I’ve had a couple of people reach out to me lately for my advice about having another baby after they’ve experienced a postpartum mood disorder with a previous child. I combed back through Postpartum Progress and realized I didn’t write very much about my pregnancy with my second beautiful child, and what I was thinking at the time. Perhaps I was avoiding writing down how I really felt as I awaited her birth.

Since I knew I was highly likely to experience postpartum OCD again, this time I made sure I had a team around me that I knew would watch me like a hawk. I saw my fabulous psychiatrist at Emory every month (Hi Dr. Newport!), took my meds, talked to my therapist and made my family and friends put on their eagle eyes and their super-sensitive ears to monitor me. I truly felt comfortable that I was doing all I could do to have a better experience the second time around. The absolute hardest part about all of it, though, was the meds. I can still feel twinges of guilt about taking medication while pregnant even to this day. And I’m sure there are plenty of judgmental people out there (like one Mr. Tom Cruise) who would love to tell me what an awful mother I was and am for doing that.

I thought long and hard about it. I prayed about it. I, of all people, know the latest research because it’s my job to inform you about it here at Postpartum Progress. Truly, the risk in general is small, though there are some antidepressants that are more dangerous in utero than others. Yet a risk is a risk. For mothers, even a teensy, less than 1% small risk is really a HUMONGOUS, MAMMOTH-SIZED, JUMBO JET GIGANTO-RISK. The risk that my son or daughter might get pink-eye from one of their friends is enough to give me a headache. My children are like delicate, precious packages of plutonium love as far as I’m concerned. The LAST THING I would ever want to be responsible for is putting them at risk. Yet there I was.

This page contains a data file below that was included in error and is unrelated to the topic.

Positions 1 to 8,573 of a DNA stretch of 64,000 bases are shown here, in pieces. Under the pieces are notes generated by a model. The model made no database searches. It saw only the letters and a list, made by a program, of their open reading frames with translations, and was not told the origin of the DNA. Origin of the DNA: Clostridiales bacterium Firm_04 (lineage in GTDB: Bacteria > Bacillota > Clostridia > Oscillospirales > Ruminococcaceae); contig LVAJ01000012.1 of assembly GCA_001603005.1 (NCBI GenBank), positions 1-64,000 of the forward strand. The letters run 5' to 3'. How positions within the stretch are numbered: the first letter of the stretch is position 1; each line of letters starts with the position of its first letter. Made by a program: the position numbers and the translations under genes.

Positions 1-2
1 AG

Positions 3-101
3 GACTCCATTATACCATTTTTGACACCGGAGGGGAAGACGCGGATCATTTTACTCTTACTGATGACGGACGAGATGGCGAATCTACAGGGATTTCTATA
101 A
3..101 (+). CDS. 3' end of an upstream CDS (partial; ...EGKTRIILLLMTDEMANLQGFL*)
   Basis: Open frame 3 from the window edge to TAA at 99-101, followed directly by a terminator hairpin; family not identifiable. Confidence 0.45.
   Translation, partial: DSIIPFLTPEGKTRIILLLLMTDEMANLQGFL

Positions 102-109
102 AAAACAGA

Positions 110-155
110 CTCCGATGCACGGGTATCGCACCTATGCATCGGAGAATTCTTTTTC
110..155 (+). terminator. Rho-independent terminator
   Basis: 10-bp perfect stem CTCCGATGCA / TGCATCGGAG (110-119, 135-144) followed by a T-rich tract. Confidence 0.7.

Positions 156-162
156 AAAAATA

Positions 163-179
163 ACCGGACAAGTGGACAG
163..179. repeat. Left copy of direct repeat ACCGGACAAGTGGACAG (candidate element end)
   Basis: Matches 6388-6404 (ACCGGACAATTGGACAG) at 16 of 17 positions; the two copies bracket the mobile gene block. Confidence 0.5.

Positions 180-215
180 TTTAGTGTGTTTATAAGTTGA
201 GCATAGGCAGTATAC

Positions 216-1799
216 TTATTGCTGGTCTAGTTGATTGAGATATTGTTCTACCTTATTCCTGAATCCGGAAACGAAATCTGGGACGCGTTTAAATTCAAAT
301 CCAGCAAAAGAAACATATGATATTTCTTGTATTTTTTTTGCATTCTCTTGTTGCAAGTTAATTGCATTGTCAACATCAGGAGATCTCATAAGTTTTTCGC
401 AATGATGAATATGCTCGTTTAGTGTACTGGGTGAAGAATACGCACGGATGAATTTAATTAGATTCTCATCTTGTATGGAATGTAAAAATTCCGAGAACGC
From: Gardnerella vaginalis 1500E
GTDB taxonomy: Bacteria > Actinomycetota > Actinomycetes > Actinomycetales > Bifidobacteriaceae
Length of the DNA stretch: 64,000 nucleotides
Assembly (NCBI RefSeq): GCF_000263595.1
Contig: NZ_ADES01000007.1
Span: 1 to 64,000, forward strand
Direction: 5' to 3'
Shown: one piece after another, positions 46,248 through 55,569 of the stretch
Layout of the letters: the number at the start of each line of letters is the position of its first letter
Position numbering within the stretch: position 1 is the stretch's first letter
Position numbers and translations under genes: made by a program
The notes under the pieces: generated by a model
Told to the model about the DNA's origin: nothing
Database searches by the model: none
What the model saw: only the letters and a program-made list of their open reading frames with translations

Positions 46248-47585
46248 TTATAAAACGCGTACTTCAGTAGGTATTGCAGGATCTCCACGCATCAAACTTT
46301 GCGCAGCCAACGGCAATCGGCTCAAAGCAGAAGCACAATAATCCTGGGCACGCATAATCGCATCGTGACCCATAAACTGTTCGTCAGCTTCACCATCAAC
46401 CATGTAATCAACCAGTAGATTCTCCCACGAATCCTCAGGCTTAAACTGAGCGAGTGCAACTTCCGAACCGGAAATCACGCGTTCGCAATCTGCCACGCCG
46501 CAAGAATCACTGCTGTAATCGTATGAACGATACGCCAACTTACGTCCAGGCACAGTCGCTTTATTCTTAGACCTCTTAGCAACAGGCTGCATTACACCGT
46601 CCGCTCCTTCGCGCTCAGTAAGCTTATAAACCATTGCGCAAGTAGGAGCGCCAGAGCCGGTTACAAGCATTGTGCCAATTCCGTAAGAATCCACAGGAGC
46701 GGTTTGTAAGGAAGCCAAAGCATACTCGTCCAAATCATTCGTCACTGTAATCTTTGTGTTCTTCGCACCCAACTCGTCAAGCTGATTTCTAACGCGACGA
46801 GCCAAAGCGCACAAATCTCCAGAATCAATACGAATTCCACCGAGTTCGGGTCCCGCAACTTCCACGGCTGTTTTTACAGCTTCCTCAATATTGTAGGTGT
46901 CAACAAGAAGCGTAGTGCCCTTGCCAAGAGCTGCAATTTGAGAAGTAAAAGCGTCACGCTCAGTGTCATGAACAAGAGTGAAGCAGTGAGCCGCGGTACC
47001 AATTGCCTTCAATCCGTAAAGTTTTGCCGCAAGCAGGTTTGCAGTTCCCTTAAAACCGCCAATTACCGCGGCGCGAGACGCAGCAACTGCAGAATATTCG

I talked about this with my therapist a lot. I cried about it. But she told me about how the flight attendants on planes warn you that, in case of cabin decompression or oxygen loss or however they put it, you should put the oxygen mask on yourself first before you put one on your child. If you’re out of commission, you can’t help the ones you love. So I decided I wanted to help myself so I could help my family. I know there was risk to taking the medication, and I know there was risk to my child if I hadn’t taken it. Either way there was unavoidable risk. So I bit the bullet. Or the Cymbalta, as it were. I ended up being fine and so did my daughter. That makes me happy. And for those of you who decide not to take meds, find other successful ways to cope, and end up being fine, that makes me happy too.

Just so you know, lots of women take medications while pregnant and are not judged at all. It’s just that society has decided that, while it’s okay for women who have chronic physical illnesses or diseases to remain medicated, mental illness is "optional" so we really don’t have to take that antidepressant stuff if we don’t want to, right? It’s okay if you need something to stop your brain tumor from growing, but if you’re just trying to stop your brain from acting out of control, well that’s different.

Is it?